We're not sure what it was that made Governor's Ball so exciting.
Possible guesses: It may have been the culture of electronica: candy-colored strobe lights refracting kaleidoscopic visuals and accompanying states of mind. Add to that the anatomy of a festival: braless, shoeless, the assumption of lawless--people hatching out of their own skin. Personalize that to the unexpected picturesque weather on Saturday (despite the stormy forecast, the day was clear enough to admire the orange-balloon necklace dancing in the clouds), with spires from a cast away land in the distance - just far enough from the city to forget, just close enough to remember. It was likely a sum of the above, plus the festival lineup, that forced the painted, flowered, feathered, and unencumbered off their feet June 18th, for twelve starbursting hours of Governor's Ball 2011.
The crowd, a mix of 16-25 year olds and the occasional pocket of teens, wore enthusiasm from headress's (a nod to Empire of the Sun) to soiled feet at the gates of the ferry, where festival goers queued up for what felt like hours on New York Harbor's Pier 11. The line wasn't enough to stop eager partiers, however, as the holy bag-check area (final check point before boarding the boat) was a graveyard of empty beer and liquor bottles. Not bad. The ferries were timely and the crowd was neon, which probably had less to do with the United Colors of Electronica, and more to do with off-the-grid safety en route to the unsynthesized island-world.
At the mouth of the island, ragers were greeted by a three-man jazz outfit, joyously sweeping the herds to the ticketing line with the expedient subtlety of an airport skyway. Ticketing and festival flyering were peppered with the occasional costumed zealot or the up close "rawk n' rolll" type wail from a spirited tweaker. Passing through the gates soon after, the seen of the circus was vast. A white-tented cafeteria of sustenance lined the perimeter while entertainment of the crafty variety held the center.
Though the day began modestly, or how do the kids say, "chill," the mood turned from picnic to party with the standard accumulation of munchies and buzzes. The timing was uncanny; just as the mass of psychologically-enhanced wanderers flooded the DIY burrito line, and just as the requisite passed out guys curled up fetal position in the weeds--the big acts took stage.
An abbreviated note of the worthy:
One could say the music was a mix of indie/rock, pop and electronic beats. Essentially, electro music for the hipsters. The Australians proved to be at the forefront of this rendition with Empire of The Sun stealing the show. Using slow guitars, keyboard and the synth (oh, that synth!), this duo from Sydney produced psychedelic beats with a catchy, pop backdrop. Itching to dance to this music is a given. But it's the "high-on-life" feel that's more astounding. A euphoria that finds no verbal expression and can only be translated in a "you had to be there" - where everything outside that very moment loses relevance. Affix the scandalous wigs, spandex in every color, outrageous makeup, and synchronized dancing of women in pleather pink bodysuits and you have a whole lot of perfection. That right there, is Empire of The Sun.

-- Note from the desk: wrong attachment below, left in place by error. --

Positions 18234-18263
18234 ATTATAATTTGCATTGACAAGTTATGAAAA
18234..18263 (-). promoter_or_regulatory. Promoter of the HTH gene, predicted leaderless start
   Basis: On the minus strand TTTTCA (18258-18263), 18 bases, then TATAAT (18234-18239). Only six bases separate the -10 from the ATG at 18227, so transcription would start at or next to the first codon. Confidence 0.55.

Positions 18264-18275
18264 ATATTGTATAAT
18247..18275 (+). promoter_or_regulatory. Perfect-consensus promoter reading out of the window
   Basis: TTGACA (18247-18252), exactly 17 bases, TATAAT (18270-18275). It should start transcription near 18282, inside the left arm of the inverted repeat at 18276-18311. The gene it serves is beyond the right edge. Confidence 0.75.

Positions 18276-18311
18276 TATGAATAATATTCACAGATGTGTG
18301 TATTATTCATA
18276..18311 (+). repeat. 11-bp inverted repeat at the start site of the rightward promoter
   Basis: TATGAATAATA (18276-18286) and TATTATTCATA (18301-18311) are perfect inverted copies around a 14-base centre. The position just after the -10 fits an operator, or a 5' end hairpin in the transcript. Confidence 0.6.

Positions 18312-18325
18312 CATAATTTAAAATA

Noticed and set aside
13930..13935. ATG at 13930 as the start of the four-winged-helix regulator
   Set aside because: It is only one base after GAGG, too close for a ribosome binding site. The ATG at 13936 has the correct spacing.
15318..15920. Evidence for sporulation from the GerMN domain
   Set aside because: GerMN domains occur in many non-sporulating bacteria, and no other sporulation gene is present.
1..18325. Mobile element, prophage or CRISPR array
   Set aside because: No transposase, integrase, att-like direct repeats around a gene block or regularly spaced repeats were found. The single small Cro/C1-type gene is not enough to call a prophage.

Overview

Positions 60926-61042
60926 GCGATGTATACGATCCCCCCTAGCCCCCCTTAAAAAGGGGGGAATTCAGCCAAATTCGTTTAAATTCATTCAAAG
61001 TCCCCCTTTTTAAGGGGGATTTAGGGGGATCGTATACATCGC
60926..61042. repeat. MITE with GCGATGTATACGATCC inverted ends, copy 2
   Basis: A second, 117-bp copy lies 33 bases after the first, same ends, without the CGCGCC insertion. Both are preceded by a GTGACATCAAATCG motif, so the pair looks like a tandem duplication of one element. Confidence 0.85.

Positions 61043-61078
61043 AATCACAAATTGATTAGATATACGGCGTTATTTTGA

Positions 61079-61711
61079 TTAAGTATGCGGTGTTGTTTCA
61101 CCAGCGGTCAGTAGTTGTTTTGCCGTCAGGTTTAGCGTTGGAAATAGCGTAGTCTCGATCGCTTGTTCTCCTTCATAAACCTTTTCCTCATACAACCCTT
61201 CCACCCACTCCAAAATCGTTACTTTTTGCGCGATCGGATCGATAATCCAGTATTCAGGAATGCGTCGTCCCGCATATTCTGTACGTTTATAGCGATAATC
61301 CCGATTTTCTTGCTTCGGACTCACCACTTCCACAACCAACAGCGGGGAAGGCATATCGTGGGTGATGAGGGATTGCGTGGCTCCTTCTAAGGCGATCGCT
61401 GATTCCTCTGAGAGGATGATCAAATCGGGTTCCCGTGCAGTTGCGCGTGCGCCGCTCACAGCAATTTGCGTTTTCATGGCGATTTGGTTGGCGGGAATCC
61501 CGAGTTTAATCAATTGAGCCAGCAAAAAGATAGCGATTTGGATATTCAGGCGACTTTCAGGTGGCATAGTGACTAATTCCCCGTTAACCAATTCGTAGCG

It's Aussie counterpart, Miami Horror, usually a pro of this same musical genre, didn't quite make the cut on this occasion. Perhaps they played too early (4 p.m) and the audience was still in picnic mode, perhaps there was too much sun and too little beer at this point. But Miami Horror fell short. Their songs are grand and usually quite catchy, but the energy was low. Their sound was off. Even as frontman Josh Moriary, wearing a Napoleonic-style velvet red blazer, climbed the high railing on stage--one hand holding on to dear life, other on the mic--his attempt to get the crowd rallied up proved unsuccessful.
Big Boi--the only hip hop act in the front liners-- proves that somewhere beneath all the mellow, acoustic guitar, let-me-tell-you-my-sad-story layers of indie rock, there is always a taste for some sweaty popping, blocking and grinding.
We expected Girl Talk at Governor's Ball to be a mashup on steroids. Whereas Gregg Gillis is normally known for his ability to stir up dead air, he seemingly did more on Saturday to create it. This may have stemmed from the unfortunate fact that he had the first show just after the wowing performance by Empire of the Sun, but Girl Talk junkies had a right to be underwhelmed. In what seemed to be a last ditch attempt to put on a "show," Girl Talk populated it's stage with hundreds of randoms from the crowd. Ask anyone sunk on the green below though, this just gave the appearance of flailing limbs on a
raised club stage, and with the lackluster tracks he picked for the late night set, there little to look at.
We took the good with the bad but in the end, a rave's a rave. The music, better at some times than others, no doubt shook the islanders for half a rotation around Earth (12 hours, delivered as promised). And the crowd, who walked nearly 1,000 yards throughout the alternating stage policy, did cause some to question the value of 'no overlapping sets' (but overlap they did not, as promised). Governor's Ball - well done sans a few faux pas, and we're looking forward to it's sophomore year.
Laura Steiner contributed to this article.